Dan Khasis had a problem. He was on an extensive house-hunting mission in 2009 and got tired of his GPS navigating him through congested roads whenever he had to get to one of the dozen stops he planned for the day.
Khasis decided to make an app, Route4Me, which allowed him to input addresses and the app would calculate the best way to get between various stops without weaving into backed-up main roads.
The app was a quick success, but its initial appeal was just the start.
“We released the app and at that point we thought it was a success and that was beautiful. What happened is [that] people started reaching out to us,” Vice President of Operations for Route4Me George Shchegolev said.
Companies with logistics issues reached out to Route4Me and requested a slew of features to cater to their needs. Soon the simple phone app had a web interface, allowed uploading files, built-in splitting up routes among drivers or over multiple days, and more. The requests were endless.
“We essentially began building our platform on feedback,” Shchegolev said.
The house-hunting origins of the app are still useful to many users, but since its humble beginnings Route4Me has turned into a logistics solutions company with more than 1.2 million downloads on iOS and thousands of active subscriptions to the service. The majority of users are businesses that pay for the service as opposed to personal users who create fewer than 10 routes per month on average.
Logistics has become a popular topic as massive companies turn their gaze toward expediting deliveries or preparing for a future with drones and autonomous cars on the market.
In June, patents from Amazon revealed the company’s interest in creating “beehives” of drones that could delivery to locations difficult to reach by conventional means.
Other logistics companies have been swallowed up by larger corporations. Quintiq, a startup focused on supply chain optimization, was purchased by Dassault Systems in 2014 for $336 million. Verizon announced last month its intention to purchase Fleetmatics for $2.4 billion in cash.
Acquisition may be enticing, but Route4Me isn’t focusing on that end goal.
“Our mission is to allow smaller companies and middle companies to stay competitive with giants,” Shchegolev said.
He explained that for many larger companies, their preference is to develop an in-house technology that they own, rather than spend significant sums to acquire an established service.
“[Big companies] can spend $50 million to power deliveries, a guy who does $200 million in sales — they can’t afford spending that much when our platform gives them the same competitive edge,” Schegolev said.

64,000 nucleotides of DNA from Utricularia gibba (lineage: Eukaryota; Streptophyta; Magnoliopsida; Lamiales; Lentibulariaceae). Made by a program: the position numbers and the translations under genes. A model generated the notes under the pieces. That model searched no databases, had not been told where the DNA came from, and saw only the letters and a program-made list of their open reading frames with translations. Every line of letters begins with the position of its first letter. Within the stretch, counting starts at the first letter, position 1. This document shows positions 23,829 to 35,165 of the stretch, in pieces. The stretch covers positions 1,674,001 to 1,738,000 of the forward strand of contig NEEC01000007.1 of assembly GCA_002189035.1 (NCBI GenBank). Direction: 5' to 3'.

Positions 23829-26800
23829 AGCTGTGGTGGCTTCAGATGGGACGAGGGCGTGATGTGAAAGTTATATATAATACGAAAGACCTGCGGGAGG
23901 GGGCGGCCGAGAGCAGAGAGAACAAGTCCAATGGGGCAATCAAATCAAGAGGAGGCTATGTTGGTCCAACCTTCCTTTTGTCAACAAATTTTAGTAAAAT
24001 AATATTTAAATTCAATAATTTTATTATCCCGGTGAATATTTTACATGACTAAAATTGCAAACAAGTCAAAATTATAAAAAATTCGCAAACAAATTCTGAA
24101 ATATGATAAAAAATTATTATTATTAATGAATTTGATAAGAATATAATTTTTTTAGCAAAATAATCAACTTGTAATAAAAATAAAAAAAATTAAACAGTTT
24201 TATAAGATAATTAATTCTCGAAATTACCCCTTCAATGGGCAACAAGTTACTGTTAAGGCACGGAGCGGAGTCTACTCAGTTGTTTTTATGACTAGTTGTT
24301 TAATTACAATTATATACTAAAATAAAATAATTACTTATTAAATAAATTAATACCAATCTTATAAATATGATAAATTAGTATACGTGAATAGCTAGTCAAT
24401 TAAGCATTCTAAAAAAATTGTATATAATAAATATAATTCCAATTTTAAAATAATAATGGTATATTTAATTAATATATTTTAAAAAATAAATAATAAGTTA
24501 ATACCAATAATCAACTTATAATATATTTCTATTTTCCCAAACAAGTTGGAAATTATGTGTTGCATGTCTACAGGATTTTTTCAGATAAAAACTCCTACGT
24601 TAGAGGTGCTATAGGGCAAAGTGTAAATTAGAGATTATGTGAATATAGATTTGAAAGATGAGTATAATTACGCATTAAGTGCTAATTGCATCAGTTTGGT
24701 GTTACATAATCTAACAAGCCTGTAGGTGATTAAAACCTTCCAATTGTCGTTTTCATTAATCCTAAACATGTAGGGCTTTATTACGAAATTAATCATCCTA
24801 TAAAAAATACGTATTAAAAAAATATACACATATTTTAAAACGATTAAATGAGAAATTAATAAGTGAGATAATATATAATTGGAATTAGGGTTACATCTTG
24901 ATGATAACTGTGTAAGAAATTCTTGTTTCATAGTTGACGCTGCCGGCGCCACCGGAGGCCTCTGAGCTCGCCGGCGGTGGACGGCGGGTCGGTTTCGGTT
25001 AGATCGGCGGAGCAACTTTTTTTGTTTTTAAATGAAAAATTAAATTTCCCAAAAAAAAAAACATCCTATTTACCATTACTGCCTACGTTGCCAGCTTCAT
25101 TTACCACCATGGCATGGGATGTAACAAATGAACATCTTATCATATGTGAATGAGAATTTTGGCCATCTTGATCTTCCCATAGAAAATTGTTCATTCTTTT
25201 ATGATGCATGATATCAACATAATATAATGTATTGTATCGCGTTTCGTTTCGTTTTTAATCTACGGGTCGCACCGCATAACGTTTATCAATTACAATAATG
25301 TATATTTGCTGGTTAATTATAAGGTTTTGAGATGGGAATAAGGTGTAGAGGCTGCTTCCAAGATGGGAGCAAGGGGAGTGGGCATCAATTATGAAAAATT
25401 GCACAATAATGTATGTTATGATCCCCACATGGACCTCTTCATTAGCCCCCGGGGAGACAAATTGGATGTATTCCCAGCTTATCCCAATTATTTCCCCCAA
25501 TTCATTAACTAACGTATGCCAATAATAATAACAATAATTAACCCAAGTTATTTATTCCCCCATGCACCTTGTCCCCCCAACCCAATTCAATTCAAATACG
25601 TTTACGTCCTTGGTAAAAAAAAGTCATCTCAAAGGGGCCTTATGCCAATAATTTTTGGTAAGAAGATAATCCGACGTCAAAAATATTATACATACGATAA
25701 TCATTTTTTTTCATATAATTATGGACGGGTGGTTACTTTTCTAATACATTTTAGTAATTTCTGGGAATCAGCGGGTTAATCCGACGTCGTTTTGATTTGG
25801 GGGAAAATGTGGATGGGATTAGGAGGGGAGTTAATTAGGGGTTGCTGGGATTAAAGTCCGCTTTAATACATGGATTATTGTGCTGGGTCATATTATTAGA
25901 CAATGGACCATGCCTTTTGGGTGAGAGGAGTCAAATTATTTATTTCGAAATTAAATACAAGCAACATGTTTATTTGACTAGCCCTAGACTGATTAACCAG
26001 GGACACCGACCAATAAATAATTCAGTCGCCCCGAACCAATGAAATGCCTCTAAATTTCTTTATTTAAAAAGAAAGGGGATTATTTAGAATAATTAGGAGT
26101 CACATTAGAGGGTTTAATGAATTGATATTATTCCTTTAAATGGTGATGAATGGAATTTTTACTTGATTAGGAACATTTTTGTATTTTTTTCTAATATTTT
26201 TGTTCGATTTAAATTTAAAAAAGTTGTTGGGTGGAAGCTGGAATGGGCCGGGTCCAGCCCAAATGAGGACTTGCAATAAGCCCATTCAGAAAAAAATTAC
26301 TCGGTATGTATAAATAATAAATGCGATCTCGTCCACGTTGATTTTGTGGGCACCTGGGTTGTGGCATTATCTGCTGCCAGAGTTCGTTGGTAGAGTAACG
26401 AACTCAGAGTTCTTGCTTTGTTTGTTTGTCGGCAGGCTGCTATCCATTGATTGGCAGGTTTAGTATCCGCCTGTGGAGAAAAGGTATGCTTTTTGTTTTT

The services of Route4Me, which was founded by Khasis and is based in Fort Lee, have expanded far past its home state of New Jersey. The company has employees everywhere from California, Florida and New York to Australia, Japan, Russia and the United Kingdom.
The company still takes feedback from various customers but rather than respond directly to feature requests, it looks at commonly asked-for capabilities and to service the largest number of people.
“We take into consideration all the feedback we get from customers and incorporate that into our platform,” Shchegolev said. “Everyone said about the iPhone, ‘can we have copy and paste?’ And Steve Jobs said ‘Nobody needs copy and paste!’ But if a lot of people ask for it, you probably want to provide it.”
Some of the features added over the years include time windows and priority placing. For example, larger companies that employ full-time drivers have to take into account that each employee has a lunch break. Route4Me’s system allows for routes to be modified to accommodate these types of breaks.
As for priority, the system allows users to rank priority on each location if, for example, one specific location has been neglected in the past and has requested more reliable delivery times.
These services have also allowed for Route4Me to branch into fields outside of large-scale logistics. Local school buses, government couriers or smaller-scale delivery services can utilize Route4Me with scaling price packages.
The company is considering an SMS/email notification application that would allow parents to be notified when a school bus has arrived at its stop.
Looking forward, Route4Me’s platform is prepared for upcoming technologies such as autonomous cars and drones, but Schegolev said he is unsure how far away the market is from embracing those technologies.
“We want to build the best supply and logistics software,” Schegolev said. “What happens along the way is difficult to predict.”